There are many few innovations that affected the world history deeply. “One of these innovations is the railway which has changed the political, economical and social organization of the world since the beginning of the nineteenth century” (Kosgeroglu, 2005). The first quarter of nineteenth century is termed as period of railway revolution, ‘The Revolution on wheels’. The emergence of the steam railway was a phenomenon of extraordinary importance, not only in the development of industrialization worldwide but as one of the key new technologies without which much of nineteenth-century civilization as we came to know it could not have come about. “While steam engines were being used to pump water from mines and for other practical, industrial purposes, perhaps one of the most important applications was the building of the world’s first railroad” (McNeese, 2000). It was the power of steam engines which made it possible to carry raw materials, good, manpower to production canters with high speed which made it easy for industrial products to reach the market. However, Emrah Korgeroglu mentions the, “Problems concerning the developing industry were solved with railway not only by providing a faster way to reach the source, but also by creating a feasible network” (Kosgeroglu, 2005)
Just like what happened on the afternoon of July 3rd 1881 where a small Sharp Stewart engine garlanded with flowers was pulled into the recent-built Darjeeling station of North Bengal to cheers and a live band – The Darjeeling Himalayan Railway. The following day it commenced service between Siliguri, at the deg of the plains, and Darjeeling, in the foothills. Though its narrow tracks covered just less than 50 miles, the DHR rose about 8000 feet from departure to destination, from the muggy Bengal plains up to the crisp air and alpine vistas of Darjeeling.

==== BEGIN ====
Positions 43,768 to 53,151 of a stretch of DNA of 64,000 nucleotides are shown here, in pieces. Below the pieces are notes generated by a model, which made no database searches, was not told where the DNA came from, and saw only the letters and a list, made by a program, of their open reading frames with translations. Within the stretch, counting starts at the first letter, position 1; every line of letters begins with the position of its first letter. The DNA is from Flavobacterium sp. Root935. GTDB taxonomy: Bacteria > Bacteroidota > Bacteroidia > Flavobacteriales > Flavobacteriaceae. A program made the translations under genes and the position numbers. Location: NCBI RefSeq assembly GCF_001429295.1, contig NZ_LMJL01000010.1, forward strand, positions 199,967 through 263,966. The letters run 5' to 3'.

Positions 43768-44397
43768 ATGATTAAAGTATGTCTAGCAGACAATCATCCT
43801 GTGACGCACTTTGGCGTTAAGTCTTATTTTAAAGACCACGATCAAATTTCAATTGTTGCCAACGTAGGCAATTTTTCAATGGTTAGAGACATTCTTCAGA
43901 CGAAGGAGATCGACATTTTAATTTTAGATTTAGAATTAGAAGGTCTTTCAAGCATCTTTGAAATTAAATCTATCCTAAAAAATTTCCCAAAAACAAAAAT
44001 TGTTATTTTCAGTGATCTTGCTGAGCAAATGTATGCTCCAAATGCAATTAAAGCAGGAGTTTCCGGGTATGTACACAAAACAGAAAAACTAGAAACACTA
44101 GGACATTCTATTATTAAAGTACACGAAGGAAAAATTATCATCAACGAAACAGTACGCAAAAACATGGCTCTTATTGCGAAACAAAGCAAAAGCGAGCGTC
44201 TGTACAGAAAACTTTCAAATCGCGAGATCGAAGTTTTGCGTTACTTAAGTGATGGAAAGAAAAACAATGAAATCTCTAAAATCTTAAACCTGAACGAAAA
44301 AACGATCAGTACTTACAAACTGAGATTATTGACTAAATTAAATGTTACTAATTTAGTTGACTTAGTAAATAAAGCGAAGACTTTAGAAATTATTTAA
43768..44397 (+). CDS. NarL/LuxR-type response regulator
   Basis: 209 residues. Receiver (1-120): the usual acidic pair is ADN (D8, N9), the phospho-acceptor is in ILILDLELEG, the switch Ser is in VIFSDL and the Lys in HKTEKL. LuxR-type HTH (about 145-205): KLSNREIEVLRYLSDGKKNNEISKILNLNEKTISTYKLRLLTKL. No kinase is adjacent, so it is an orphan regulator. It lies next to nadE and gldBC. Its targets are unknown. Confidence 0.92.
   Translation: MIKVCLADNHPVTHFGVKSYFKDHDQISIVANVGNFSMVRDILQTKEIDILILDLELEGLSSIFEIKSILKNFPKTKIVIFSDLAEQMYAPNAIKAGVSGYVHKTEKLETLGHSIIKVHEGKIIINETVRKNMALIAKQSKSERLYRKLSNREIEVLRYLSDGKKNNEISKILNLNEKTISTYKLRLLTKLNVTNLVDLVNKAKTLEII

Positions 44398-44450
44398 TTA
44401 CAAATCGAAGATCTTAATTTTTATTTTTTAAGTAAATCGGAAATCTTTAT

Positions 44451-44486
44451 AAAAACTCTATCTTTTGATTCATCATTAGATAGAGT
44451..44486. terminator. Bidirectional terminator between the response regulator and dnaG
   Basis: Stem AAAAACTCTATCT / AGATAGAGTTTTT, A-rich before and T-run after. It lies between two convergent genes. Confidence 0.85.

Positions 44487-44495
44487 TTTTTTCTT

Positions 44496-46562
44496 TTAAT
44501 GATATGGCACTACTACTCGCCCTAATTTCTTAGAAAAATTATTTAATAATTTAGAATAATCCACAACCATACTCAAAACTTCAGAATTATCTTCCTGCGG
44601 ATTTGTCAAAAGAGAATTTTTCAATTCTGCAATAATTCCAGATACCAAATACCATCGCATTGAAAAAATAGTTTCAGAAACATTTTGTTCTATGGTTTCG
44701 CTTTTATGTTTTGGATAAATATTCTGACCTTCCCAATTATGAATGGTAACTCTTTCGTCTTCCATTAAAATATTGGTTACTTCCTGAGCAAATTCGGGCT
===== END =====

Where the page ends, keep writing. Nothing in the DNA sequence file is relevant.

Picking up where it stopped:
Travelling by the so called Toy-Train over the DHR is no pedestrian railway journey, but an experience of a life time, designed to thrill the child in an individual and unfurl Peter Pan imagination with smoke coming out.
So was its charm that Darjeeling Himalayan Railway even attracted the famous Mark Twain to pen down and hang his tall tales in his visit to Darjeeling. He wrote of seeing a hill woman carry a piano all the way from Siliguri to Darjeeling. His description of the loopy nature of the track too is somewhat loopy. “Far down the mountain, we got out to look at a remarkable piece of loop engineering – a spiral where the road curves on itself with such abruptness that when the regular train came down and entered the loop, we stood over it and saw the locomotive disappears under our bridge, then in a few moments appear again chasing its own tail. It was like a snake swallowing itself”.
Darjeeling Himalayan Railway revolutionized the way of transport and communication and thereby directly affecting the plantation industries and tourism. Its open, ‘Lilliputian’ carriages climbed narrow, hill-side rails hoisting passengers from lowland heat into bracing mountain air. While the train is typically considered a mode of transport, it also constituted a technology of perception and social space, one which travellers and locals inhabited and which integrated with their perceiving bodies
An American passenger reported, that this “baby carriage on wheels…crawls up the foothills permitting plenty of time to look about”, and added that ‘if a passenger gets impatient or in a hurry he can jump out of the car and walk ahead’. At stations or while drivers funneled water into the thirsty machine, passengers ambled into the forest picked flowers listened to the birds and took photographs. This more ‘human speed’ and the numerous halts allowed for immersive, idle contemplation”.